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No easy way for Angels to replace Richards

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No easy way for Angels to replace Richards

ANAHEIM -- Angels manager Mike Scioscia said there are "a couple of ways we can go" for Saturday's start against the A's, but "we're not going to commit to anything right now." An announcement will probably come Friday, but nothing was official on Thursday because Scioscia wanted to see how much of his bullpen he would need before then and, frankly, there is no clear-cut solution to begin with.

This much is certain: Garrett Richards' now-vacant rotation spot is a major issue for the Angels, on Saturday and in the month that will follow.

It'll come up a minimum of five more times, even if Scioscia uses off-days on Monday and Sept. 25 to juggle the order. Wade LeBlanc gave up six runs in 3 1/3 innings in Richards' spot on Monday, then was designated for assignment, cleared waivers and was outrighted to Triple-A on Thursday, allowing the Angels to preserve some much-needed starting-pitching depth.

LeBlanc can't be an option for Saturday, however, because it hasn't been 10 days since he was sent to the Minors. So, below is a look at where the Angels can turn to fill the void left by Richards' torn patellar tendon.

Outside help: Angels general manager Jerry Dipoto finds himself in a very difficult predicament in his hopes to bring in a starting pitcher. As the team with the best record in the Majors, the Angels have to sit back while other clubs get first dibs on players placed on waivers (American League players have to slip through 13 teams, National League players have to slip through 28). Typically, the only players who get all the way down the waiver wire are those who either aren't all that good or are owed a lot of money beyond this season.

And therein lies the other problem -- the Angels can't sign players with a lot of money tied to 2015 because of luxury-tax concerns. They already have more than $175 million tied to next season in their Competitive Balance Tax payroll, which takes into account the average annual value of contracts. The tax threshold is $189 million, and it's basically been the Angels' spending limit the last couple of years.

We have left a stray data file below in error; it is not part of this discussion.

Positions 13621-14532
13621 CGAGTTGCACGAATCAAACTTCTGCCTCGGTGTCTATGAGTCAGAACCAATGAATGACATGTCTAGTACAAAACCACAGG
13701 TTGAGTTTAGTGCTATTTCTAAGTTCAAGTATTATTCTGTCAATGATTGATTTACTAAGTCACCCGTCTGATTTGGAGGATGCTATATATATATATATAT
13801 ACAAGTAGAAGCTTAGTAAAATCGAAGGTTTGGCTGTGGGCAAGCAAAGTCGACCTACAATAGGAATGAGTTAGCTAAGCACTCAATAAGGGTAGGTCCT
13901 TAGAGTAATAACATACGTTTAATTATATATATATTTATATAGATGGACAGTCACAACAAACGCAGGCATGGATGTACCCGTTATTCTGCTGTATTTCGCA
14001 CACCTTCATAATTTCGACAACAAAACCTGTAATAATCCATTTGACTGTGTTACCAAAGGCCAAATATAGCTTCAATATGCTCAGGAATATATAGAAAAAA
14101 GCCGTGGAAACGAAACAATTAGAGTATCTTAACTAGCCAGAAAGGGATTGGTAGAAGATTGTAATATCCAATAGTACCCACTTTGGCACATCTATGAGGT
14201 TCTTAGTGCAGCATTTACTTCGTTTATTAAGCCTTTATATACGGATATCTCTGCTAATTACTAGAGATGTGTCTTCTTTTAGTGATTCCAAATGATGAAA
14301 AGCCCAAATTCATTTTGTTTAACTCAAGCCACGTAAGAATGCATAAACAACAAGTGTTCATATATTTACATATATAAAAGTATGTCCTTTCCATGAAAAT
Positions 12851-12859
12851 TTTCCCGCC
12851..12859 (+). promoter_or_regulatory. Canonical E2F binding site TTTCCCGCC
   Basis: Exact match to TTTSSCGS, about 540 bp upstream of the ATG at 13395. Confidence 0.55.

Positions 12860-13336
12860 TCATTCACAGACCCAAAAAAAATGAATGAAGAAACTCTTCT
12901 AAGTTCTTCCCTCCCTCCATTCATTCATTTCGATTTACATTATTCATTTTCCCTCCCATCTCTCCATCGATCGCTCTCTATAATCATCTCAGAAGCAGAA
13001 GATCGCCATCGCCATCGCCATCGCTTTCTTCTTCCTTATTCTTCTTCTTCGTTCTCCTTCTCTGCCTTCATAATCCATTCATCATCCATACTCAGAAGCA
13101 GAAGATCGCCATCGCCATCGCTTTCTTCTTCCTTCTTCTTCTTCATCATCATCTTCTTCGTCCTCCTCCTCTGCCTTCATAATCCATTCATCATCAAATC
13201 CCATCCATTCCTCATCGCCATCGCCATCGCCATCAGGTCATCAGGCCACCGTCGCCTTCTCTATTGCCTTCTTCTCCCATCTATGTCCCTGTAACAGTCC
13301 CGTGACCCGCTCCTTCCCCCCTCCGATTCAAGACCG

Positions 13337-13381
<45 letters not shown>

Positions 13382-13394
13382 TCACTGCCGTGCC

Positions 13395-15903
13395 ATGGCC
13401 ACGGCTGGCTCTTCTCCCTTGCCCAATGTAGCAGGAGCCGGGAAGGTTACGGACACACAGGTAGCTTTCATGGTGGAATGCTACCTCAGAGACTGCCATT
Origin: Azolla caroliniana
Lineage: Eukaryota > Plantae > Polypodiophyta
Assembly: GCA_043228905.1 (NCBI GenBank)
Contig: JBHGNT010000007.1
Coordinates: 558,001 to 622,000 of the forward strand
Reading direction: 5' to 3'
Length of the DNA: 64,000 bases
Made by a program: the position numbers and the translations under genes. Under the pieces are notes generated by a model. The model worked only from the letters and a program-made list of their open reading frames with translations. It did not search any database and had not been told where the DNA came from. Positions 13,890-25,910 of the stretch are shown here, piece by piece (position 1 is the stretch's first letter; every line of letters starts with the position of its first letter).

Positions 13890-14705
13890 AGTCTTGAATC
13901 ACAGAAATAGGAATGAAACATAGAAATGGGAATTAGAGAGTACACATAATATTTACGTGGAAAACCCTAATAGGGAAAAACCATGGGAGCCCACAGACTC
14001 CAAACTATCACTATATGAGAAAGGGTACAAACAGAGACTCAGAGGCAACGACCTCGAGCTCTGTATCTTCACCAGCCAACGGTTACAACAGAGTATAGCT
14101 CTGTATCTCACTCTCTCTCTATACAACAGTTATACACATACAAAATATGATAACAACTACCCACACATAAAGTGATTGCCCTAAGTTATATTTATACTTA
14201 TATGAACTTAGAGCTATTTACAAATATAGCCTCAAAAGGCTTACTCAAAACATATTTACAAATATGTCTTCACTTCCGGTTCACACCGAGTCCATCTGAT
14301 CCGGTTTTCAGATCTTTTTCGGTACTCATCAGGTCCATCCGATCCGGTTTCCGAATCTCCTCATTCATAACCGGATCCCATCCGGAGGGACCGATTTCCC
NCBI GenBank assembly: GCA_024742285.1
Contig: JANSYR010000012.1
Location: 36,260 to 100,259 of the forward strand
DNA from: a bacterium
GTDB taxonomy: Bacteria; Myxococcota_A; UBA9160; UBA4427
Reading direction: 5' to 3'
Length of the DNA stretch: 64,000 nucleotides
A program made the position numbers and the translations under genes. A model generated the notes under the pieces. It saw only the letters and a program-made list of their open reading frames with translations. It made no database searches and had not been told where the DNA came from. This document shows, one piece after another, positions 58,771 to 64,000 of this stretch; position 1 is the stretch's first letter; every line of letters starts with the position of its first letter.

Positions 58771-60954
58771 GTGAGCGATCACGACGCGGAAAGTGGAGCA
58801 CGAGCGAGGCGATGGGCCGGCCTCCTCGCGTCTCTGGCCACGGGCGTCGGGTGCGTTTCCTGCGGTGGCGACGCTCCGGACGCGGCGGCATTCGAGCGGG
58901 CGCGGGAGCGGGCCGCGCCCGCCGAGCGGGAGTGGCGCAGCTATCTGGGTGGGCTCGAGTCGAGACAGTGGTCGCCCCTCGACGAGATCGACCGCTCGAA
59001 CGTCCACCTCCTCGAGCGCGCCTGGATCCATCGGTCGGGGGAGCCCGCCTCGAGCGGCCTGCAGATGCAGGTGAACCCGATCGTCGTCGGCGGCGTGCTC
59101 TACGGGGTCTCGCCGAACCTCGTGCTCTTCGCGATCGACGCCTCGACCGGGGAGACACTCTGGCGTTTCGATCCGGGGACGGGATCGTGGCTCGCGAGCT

That's why Bartolo Colon of the Mets ($10 million AAV), Scott Feldman of the Astros ($10 million AAV) and Mark Buehrle of the Blue Jays ($14.5 million AAV) are pipe dreams without salary relief. Trevor Cahill of the D-backs is intriguing, with an AAV of $6.1 million, but he has an ERA of 4.98 and a walk rate of 4.2. The Angels also dealt six prospects from an already thin farm system to acquire relievers Joe Thatcher and Huston Street in July, so they also can't offer up much talent in a trade.

Teams have until 9 p.m. PT on Sunday to add players who would be eligible for the postseason roster.

LH Michael Roth: The 24-year-old is already on the 40-man roster, is lined up to start on Saturday and has dominated, with a 3.02 ERA in 50 2/3 innings since being outrighted back to the Minors. That, however, was in Double-A. And it came despite only 33 strikeouts and 21 walks. Roth has a 6.75 ERA in 26 2/3 innings in the Majors from 2013-14.

LH Randy Wolf: The 38-year-old would have to be added to the 40-man roster and he hasn't necessarily been lights-out at Triple-A Salt Lake, posting a 4.99 ERA and a 1.47 WHIP in six starts. But he's a veteran, with 15 years of Major League experience under his belt. And the A's have only a .665 OPS against lefties in August.

RH Caleb Clay: Clay's next turn for Triple-A Salt Lake just so happens to come on Saturday. That's about all he has going for him right now, though. The 26-year-old has a 5.09 ERA in 11 starts in the Pacific Coast League, allowing 10 hits per nine innings with a strikeout rate of just 5.3.

Piece it together: Cory Rasmus, who has a 2.68 ERA in 24 Major League appearances, may provide two to three innings. Hector Santiago, who has a 1.19 ERA in his last four starts, pitched Wednesday and may be able to give Scioscia an inning or two of relief by Saturday. Fernando Salas, who has allowed just three earned runs in his last 24 innings, can provide a couple of innings. And a back end of the bullpen that has been one of the best in baseball since the start of July can take it from there, with an off-day following on Monday.

This would be a little easier to do with expanded rosters in September, and very draining for a bullpen before then.

Alden Gonzalez is a reporter for MLB.com. Read his blog, Gonzo and "The Show", and follow him on Twitter @Alden_Gonzalez. This story was not subject to the approval of Major League Baseball or its clubs.

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